I put in a #3, then gained a ledge. “Wait... Where do I go?” I came to an intersection, a buttress of rock loomed over me, and I had two choices: left or right. I could have sworn the description on MountainProject said the route veered left, but the section to the right looked like a 5.9 sport pitch. “I guess it’s this way” I shrugged, and started moving left. I couple sketchy moves placed me in a chimney rising up and left away from the belay. “Watch rope drag!” I shouted.
Once in the chimney, I started to get the feeling something wasn’t right. The rock was loose. And because the chimney wasn’t too steep, it filled with scree and dust. I didn’t want to down climb, and I figured we would find a way to the top through the chimney.
I started making my way up a ramp of sorts. The climbing was easy, but there were very limited spots to place protection. The chalky sandstone mocked me as I looked in vain for a spot to place a stopper or cam. I inched upwards, looking for anything that might protect me against a fall. The chimney to my right was formed by a shallow depression between a left facing dihedral and that ramp I was sliding up. To the left of the ramp was a clear drop about 100+ feet to the base of the cliff. Don’t look that way I told myself. I would be fine if I had protection in, but there was still - wait! I can sling that hole! I threaded a sling through a weak hole in the sandstone. It wasn’t much, and it would probably break if I weighted it, but it gave me the confidence to keep climbing. I edged up, inch by inch, not trusting myself enough to stand up on the sandy stone. Straddling the ridge, I moved up cautiously, looking for spots to place protection. At this point, I was too far up to attempt to go down. My only escape was up. All I had to do was make it about 30 more feet and then I would be at the top of the steep slide. Maybe there I could find a anchoring spot and bring David up to me. From there, we could walk off the top! I scooted and scooted, it seemed to take forever. And all the while, my head played my death on repeat, each one terrifying my psyche, but I couldn’t stop it. The slow progress, the runout rope, the terrifying shimmy up the saddle, and my death playing in my head added up. I had to stop! And finally I saw it!! There!!! There was a crack I might be able to stick some cams or stoppers in! I went up to the sideways crack that split the ramp in half.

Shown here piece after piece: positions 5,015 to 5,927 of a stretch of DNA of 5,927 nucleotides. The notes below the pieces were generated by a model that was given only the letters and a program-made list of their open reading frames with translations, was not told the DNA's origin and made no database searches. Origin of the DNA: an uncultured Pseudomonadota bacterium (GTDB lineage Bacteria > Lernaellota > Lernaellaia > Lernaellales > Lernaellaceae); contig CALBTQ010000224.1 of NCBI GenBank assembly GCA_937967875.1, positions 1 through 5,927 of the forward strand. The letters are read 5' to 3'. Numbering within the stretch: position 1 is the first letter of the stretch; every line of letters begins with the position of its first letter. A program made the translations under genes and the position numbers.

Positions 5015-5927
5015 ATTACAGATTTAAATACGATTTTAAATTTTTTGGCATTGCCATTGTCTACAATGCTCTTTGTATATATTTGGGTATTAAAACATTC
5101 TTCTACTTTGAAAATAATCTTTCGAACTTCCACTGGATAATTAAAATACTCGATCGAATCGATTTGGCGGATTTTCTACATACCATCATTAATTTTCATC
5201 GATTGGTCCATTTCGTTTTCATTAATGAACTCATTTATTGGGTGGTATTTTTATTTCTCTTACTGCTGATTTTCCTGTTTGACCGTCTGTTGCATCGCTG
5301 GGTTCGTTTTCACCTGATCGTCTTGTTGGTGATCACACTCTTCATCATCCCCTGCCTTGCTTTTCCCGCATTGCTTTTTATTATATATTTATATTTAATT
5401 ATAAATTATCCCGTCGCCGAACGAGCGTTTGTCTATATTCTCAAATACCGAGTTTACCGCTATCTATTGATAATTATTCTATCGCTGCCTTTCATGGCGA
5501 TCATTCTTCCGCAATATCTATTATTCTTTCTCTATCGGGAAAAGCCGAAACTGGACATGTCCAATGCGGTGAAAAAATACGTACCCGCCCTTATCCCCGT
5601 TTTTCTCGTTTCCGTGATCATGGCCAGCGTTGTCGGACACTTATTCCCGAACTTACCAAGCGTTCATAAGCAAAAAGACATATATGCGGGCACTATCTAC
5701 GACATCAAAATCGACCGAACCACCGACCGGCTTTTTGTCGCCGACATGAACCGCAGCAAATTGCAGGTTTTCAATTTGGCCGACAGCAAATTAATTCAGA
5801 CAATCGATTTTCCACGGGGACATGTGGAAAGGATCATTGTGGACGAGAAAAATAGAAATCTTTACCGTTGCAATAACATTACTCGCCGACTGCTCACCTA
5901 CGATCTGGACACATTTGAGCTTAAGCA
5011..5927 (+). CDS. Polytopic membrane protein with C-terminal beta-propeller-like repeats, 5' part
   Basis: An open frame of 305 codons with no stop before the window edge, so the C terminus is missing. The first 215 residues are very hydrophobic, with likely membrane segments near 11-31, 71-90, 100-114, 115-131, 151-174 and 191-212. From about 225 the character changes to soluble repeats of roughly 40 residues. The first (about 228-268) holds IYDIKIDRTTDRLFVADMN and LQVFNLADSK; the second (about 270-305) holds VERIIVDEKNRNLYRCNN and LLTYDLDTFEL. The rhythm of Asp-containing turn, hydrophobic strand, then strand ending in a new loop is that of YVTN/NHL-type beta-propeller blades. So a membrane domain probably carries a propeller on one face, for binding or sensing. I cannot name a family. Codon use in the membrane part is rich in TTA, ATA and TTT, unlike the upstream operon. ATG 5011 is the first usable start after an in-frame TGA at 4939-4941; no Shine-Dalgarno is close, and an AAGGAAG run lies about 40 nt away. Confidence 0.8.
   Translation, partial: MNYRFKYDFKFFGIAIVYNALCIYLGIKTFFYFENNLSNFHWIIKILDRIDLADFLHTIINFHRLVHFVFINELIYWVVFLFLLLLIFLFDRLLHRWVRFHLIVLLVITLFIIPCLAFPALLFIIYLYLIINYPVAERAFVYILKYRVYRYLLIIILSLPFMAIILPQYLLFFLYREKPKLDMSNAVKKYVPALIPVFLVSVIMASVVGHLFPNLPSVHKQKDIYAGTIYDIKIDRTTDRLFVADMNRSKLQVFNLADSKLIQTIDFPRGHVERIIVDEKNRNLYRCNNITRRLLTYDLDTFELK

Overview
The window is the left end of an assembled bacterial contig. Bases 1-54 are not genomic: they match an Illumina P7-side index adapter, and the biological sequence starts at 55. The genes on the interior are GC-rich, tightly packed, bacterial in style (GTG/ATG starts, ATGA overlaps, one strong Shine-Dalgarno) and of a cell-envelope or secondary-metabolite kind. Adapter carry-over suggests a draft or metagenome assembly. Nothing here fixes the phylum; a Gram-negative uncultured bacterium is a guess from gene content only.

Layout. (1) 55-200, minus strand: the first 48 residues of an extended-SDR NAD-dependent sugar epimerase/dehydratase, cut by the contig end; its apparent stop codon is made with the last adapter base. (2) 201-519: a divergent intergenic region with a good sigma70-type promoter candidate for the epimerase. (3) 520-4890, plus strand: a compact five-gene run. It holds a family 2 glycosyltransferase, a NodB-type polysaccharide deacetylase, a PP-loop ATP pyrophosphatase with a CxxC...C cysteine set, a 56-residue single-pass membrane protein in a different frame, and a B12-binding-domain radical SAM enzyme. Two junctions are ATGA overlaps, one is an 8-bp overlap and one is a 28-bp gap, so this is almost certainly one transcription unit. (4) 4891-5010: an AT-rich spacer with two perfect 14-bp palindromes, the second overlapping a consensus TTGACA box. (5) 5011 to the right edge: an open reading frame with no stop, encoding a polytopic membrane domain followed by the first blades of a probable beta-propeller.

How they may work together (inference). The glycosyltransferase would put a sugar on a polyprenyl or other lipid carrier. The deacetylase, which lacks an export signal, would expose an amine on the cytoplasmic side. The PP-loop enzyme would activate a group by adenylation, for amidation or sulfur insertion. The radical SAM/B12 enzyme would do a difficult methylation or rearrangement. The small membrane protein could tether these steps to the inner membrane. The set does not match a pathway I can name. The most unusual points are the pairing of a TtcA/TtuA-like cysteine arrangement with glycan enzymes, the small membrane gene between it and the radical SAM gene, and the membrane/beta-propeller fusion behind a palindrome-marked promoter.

I set up an anchor and pulled up as much rope as I could, but it came taut too soon. What was David doing?!?! Didn’t he know I had to pull all the rope up to belay him up to me? “Daaaaviiiiiiid!!!!!!!!” …No response. I tried tugging on the rope, used as a communication method when voices can’t be heard. I waited a second, then tried to pull up slack. It was still tight on David. “David!!!!!!!!!!” It was no use, he couldn’t hear me over the cars and wind and tumbling stream. I was only 60 feet above him, but positioned in the chimney and above a big ledge, no noise could reach him. Or could he hear me but his voice just couldn’t reach me? Either way, I couldn’t communicate with him. Things weren’t looking good; I had to figure something out fast. It was getting dark, I was stuck in a crumbly, rotten prison which felt like it would spit me out dead any second, and I couldn’t communicate with my belayer.